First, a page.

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UK Support for Aid Workers and the Afghan People

Volume 710: debated on Thursday 10 March 2022

International Development Committee

Select Committee statement

We now come to the Select Committee statement. Sarah Champion will speak for up to 10 minutes, during which no interventions may be taken. At the conclusion of her statement, I will call Members to put questions on the subject of the statement, and will call Sarah Champion to respond to those questions in turn. Members can expect to be called only once, and I stress that interventions should be questions, not mini-statements, and should be brief. Front Benchers may take part in questioning.

The Select Committee on International Development published its report, “Afghanistan: UK support for aid workers and the Afghan people” last Friday, one week after Russia invaded Ukraine. I thank all the witnesses we had; I thank the members of the Committee; and I thank our excellent Committee team for all their work, both on the inquiry and on putting the report together. Our focus was on the impact of the Afghanistan withdrawal on the humanitarian situation in that country, its impact on the operation of aid organisations and the people working for them, and how to help prevent similar impacts from playing out in the UK’s response to other humanitarian crises in future. We brought forward publication of our report by a week, as we noted with grave concern parallels emerging in the UK’s response to the rapidly deteriorating situation in Ukraine.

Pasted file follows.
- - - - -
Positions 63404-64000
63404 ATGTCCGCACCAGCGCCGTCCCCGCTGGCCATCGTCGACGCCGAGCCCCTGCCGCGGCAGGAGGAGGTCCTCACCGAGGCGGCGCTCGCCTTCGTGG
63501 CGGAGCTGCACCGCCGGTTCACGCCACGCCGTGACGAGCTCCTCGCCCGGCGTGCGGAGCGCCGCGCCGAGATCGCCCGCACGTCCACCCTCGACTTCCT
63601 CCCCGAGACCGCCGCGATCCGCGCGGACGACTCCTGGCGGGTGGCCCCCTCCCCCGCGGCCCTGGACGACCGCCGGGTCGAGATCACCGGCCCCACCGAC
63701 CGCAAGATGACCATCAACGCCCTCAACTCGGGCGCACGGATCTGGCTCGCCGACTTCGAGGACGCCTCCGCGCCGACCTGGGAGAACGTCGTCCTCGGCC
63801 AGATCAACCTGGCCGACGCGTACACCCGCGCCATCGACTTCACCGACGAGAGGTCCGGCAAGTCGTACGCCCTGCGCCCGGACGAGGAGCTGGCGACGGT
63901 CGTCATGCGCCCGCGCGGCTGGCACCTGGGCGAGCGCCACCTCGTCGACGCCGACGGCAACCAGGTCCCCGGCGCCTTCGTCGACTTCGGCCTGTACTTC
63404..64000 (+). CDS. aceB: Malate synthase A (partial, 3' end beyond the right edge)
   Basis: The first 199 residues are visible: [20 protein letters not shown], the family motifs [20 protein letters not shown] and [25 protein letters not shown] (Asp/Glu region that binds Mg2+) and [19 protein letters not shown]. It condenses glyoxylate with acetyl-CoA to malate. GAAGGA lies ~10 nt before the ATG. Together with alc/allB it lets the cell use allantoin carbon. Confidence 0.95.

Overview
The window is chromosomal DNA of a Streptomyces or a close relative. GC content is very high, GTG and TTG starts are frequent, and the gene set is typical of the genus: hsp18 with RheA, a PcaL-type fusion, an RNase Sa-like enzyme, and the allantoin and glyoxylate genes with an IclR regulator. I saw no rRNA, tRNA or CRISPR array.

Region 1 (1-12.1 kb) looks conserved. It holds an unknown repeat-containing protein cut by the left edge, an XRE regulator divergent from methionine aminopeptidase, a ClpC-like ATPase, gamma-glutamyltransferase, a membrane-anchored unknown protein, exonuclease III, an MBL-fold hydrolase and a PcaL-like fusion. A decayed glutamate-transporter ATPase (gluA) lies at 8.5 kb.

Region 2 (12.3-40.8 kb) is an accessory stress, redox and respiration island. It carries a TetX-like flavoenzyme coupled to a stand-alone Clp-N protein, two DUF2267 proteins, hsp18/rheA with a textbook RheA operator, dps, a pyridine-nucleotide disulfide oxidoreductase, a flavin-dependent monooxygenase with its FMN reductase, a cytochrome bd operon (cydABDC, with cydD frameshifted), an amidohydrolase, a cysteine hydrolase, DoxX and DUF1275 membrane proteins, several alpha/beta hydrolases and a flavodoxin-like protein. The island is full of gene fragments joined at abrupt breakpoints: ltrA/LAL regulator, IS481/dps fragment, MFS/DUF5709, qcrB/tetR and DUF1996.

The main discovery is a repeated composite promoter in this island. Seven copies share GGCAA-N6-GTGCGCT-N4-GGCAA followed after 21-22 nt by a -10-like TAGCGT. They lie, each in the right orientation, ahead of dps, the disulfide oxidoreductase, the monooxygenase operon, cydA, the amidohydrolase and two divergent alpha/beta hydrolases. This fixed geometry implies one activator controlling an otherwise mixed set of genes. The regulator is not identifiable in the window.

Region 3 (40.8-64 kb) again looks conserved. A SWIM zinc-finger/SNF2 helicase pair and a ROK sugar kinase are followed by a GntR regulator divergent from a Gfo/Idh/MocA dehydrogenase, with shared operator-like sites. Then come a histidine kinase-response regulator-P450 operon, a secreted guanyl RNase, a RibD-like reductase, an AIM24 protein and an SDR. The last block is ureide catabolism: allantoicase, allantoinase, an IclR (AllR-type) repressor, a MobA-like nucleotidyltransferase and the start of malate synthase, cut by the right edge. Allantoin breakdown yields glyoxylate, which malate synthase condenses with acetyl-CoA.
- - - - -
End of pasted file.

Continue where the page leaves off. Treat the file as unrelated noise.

UK and allied forces left Afghanistan in August 2021. The Taliban takeover was rapid. The humanitarian jeopardy is extreme, and the scale of the humanitarian response required is unprecedented. At the same time, the safety of aid workers has been compromised. Any contingency plans that the Government had for evacuating aid workers were neither apparent to the sector nor scaled adequately. Some Afghans who worked on projects funded by the UK Government are now reporting that their lives are at risk of reprisals from the Taliban authorities. Aid workers are at the forefront of responding to people in humanitarian jeopardy. Our report concludes that the Government have a moral duty towards those workers who have helped deliver UK aid projects in Afghanistan and, by extension, aid workers helping to deliver UK aid elsewhere.